Celebrating 90th birthday of pioneering African American music professor at U Michigan

Posted on: September 24, 2020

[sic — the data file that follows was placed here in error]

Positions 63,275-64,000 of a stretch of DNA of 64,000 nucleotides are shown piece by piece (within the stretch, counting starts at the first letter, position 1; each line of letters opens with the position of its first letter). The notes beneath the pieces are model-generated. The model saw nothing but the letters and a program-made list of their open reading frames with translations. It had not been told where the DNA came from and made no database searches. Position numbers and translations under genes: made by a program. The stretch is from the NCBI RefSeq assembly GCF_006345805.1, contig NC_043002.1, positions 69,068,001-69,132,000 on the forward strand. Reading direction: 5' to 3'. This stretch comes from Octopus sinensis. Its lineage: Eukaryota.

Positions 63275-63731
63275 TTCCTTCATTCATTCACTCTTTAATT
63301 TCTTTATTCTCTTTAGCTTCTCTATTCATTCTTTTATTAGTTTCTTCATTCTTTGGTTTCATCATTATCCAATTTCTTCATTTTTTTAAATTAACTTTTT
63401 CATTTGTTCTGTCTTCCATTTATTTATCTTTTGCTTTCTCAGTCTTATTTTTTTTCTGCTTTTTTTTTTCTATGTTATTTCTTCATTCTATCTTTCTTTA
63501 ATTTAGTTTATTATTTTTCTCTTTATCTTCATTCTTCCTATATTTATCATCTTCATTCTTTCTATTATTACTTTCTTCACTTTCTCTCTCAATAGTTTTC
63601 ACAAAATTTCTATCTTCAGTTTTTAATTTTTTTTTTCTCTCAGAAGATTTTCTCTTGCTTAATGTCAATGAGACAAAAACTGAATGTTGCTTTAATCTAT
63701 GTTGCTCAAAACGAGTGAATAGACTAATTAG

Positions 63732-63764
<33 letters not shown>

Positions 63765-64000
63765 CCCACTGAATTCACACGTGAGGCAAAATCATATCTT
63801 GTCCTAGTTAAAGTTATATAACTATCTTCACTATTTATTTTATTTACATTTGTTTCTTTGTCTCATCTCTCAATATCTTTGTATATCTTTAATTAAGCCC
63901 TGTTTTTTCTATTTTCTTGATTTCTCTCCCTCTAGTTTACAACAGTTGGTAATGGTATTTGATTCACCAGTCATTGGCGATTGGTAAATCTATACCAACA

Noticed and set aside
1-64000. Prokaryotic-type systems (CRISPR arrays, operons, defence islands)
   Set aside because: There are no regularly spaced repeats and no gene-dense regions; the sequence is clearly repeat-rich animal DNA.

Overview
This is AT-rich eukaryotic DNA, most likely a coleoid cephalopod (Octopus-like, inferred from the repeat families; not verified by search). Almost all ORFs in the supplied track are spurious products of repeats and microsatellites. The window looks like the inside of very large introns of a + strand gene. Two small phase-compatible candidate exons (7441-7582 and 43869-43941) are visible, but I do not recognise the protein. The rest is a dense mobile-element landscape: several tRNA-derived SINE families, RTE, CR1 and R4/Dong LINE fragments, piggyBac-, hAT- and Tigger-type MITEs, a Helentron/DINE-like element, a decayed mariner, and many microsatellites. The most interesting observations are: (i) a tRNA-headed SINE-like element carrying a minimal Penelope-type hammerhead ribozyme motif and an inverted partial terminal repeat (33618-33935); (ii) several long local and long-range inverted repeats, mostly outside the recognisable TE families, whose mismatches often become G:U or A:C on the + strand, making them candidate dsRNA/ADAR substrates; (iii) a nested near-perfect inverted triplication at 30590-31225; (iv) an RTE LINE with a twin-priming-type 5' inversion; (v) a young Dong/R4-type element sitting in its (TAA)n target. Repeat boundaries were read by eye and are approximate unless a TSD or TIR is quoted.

“When Willis Patterson returned home to Ann Arbor in 1968 for a teaching job at the University of Michigan, he made history by becoming the first African American faculty member at the renowned School of Music, Theatre & Dance” writes Julie Hinds in Friday’s (9/18) Detroit Free Press. “Patterson made inclusion his goal during his three decades on campus as an accomplished bass singer, educator and activist. The professor emeritus, who’s still going strong, will be celebrated Friday through Sunday at the African American Music Conference, which is doubling as a party of sorts for Patterson’s upcoming 90th birthday. The virtual event, hosted by the University of Michigan’s School of Music, Theatre & Dance, is free and open to the public. Patterson had a stellar career as a vocalist, performing with orchestras and touring the United States and Europe. A Fulbright scholar and winner of the Marian Anderson Award for young singers, he also made his mark in education, first at HBCUs (historically Black colleges or universities) and then at U-M…. Patterson, as a professor and, for 20 years, an associate dean, became a champion for diversity…. Patterson also was an advocate in his hometown.”